Lloyd's Register's Rules and regulations for the classification of offshore units (Part 4, Chapter 3, Paragraph 4.16.2) require that collisions are to be considered in the design of offshore units.
A collision is defined as an accidental event, which may occur as a result of a vessel losing its station-keeping/positioning and navigational abilities due to structural, mechanical, or electrical failure, human error, environmental conditions, or some combination thereof. If you would like to find out more about our collision analysis services including risk assessments, finite element analysis and design appraisal, you can download our factsheet here.
This guidance document is intended to provide recommended practices to help engineers and designers:
- Identify potential collision scenarios and assess the relative risk of each
- Establish representative collision loads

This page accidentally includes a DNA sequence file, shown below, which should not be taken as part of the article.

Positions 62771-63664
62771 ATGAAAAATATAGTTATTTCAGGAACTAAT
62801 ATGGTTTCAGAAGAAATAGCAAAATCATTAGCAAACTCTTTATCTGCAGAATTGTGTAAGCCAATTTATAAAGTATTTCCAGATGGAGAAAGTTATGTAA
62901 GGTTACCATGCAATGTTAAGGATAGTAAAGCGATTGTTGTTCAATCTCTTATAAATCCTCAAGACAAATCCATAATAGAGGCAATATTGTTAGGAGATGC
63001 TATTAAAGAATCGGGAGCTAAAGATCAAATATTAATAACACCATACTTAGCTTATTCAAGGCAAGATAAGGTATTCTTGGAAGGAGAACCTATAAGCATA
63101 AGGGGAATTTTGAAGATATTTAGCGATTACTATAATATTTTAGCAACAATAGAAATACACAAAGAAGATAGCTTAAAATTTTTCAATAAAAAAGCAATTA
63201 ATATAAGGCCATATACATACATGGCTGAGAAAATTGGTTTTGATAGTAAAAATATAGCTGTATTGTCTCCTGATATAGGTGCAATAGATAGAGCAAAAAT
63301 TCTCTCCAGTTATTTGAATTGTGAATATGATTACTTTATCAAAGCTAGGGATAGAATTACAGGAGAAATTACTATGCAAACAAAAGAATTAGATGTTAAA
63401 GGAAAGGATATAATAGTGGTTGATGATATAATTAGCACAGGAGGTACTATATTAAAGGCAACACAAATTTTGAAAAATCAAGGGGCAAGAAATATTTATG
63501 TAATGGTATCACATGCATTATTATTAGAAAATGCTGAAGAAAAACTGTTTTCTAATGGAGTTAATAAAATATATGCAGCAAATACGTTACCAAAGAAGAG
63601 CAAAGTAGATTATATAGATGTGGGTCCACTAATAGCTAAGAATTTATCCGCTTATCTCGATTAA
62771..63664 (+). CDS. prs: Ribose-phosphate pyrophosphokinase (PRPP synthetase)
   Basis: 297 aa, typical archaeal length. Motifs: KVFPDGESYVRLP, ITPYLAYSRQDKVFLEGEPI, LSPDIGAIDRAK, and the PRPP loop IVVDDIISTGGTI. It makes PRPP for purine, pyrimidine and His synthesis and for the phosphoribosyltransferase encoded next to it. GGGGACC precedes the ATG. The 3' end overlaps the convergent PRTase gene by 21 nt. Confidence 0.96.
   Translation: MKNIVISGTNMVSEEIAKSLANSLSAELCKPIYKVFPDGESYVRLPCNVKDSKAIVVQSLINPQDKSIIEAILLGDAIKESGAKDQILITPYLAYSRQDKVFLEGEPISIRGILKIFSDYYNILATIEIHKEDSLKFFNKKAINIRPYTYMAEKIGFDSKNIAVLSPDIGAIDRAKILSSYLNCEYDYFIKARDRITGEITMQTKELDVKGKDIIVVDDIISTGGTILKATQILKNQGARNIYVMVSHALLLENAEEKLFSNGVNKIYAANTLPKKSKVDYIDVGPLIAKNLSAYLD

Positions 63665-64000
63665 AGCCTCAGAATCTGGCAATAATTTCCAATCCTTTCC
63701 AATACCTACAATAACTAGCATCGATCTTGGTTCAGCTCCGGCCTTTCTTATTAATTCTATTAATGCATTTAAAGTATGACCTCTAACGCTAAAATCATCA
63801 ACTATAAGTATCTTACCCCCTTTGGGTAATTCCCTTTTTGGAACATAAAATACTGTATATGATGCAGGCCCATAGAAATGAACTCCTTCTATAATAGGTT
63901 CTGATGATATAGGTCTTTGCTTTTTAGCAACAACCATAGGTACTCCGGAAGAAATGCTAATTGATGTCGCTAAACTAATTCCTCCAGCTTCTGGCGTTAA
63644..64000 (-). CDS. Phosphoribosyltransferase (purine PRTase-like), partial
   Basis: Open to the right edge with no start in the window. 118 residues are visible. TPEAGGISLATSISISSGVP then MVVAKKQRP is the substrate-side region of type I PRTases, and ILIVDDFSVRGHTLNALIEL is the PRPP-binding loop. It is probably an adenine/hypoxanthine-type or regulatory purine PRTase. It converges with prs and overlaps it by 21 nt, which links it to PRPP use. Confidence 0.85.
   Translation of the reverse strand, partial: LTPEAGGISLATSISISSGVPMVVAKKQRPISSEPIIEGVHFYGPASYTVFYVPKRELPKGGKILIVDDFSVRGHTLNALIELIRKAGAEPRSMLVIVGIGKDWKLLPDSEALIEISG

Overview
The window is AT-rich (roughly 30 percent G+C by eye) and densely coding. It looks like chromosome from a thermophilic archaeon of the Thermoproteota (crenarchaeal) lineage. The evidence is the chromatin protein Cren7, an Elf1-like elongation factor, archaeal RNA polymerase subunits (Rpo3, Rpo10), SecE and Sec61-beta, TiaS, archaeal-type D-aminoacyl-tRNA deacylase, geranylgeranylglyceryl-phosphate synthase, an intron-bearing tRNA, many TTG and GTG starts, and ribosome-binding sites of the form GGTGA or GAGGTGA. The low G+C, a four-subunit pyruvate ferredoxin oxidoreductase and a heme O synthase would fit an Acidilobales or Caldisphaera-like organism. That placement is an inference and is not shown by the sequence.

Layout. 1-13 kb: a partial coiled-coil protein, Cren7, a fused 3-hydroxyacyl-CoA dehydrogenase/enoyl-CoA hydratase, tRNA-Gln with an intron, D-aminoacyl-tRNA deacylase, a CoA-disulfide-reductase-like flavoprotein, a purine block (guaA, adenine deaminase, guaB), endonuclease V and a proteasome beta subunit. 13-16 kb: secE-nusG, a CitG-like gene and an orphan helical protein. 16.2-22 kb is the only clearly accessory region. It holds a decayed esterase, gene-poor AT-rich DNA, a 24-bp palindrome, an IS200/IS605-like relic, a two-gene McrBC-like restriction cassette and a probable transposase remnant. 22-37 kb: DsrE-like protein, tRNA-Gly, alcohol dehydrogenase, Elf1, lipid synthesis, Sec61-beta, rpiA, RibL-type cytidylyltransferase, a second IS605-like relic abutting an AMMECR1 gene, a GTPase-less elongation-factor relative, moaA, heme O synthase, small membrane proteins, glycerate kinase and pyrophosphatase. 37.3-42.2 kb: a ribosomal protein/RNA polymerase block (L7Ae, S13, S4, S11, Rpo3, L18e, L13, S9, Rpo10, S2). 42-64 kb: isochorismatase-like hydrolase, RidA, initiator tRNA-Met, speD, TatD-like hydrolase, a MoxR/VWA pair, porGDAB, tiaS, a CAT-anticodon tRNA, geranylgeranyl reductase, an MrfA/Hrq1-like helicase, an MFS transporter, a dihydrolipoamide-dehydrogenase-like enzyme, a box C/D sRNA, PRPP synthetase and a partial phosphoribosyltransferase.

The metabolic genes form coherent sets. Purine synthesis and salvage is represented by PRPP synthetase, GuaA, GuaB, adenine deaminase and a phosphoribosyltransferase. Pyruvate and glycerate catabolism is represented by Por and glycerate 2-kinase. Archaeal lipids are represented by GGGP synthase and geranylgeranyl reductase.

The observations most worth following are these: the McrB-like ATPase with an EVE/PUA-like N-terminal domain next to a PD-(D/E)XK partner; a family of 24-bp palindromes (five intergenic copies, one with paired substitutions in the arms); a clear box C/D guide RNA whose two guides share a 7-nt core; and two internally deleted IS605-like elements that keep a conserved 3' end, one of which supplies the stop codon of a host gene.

- Assess the impact of these loads on structural integrity
This may include collisions involving the following units (among others):
- Supply and support vessels
- Floating production storage and offloading units (FPSOs)
- Shuttle tankers
- Mobile offshore drilling units (MODUs) and other drill ships
- Semi-submersible units
- Jack-up units
- Accommodation units
- Heavy lift vessels
- Tugs and barges
- Ferries and pleasure craft
- Merchant/fishing/naval vessels
- Mitigation of risk and improvement of safety
- Assurance that actions will be accepted by regulators
- Faster classification design appraisal
- Clear methodology provides knowledge management framework
On July 31, we released a new and updated amalgamated rule set called the Rules for Offshore Units. The Rules set appropriate standards for design, construction and lifetime maintenance providing all the information needed for classification purposes.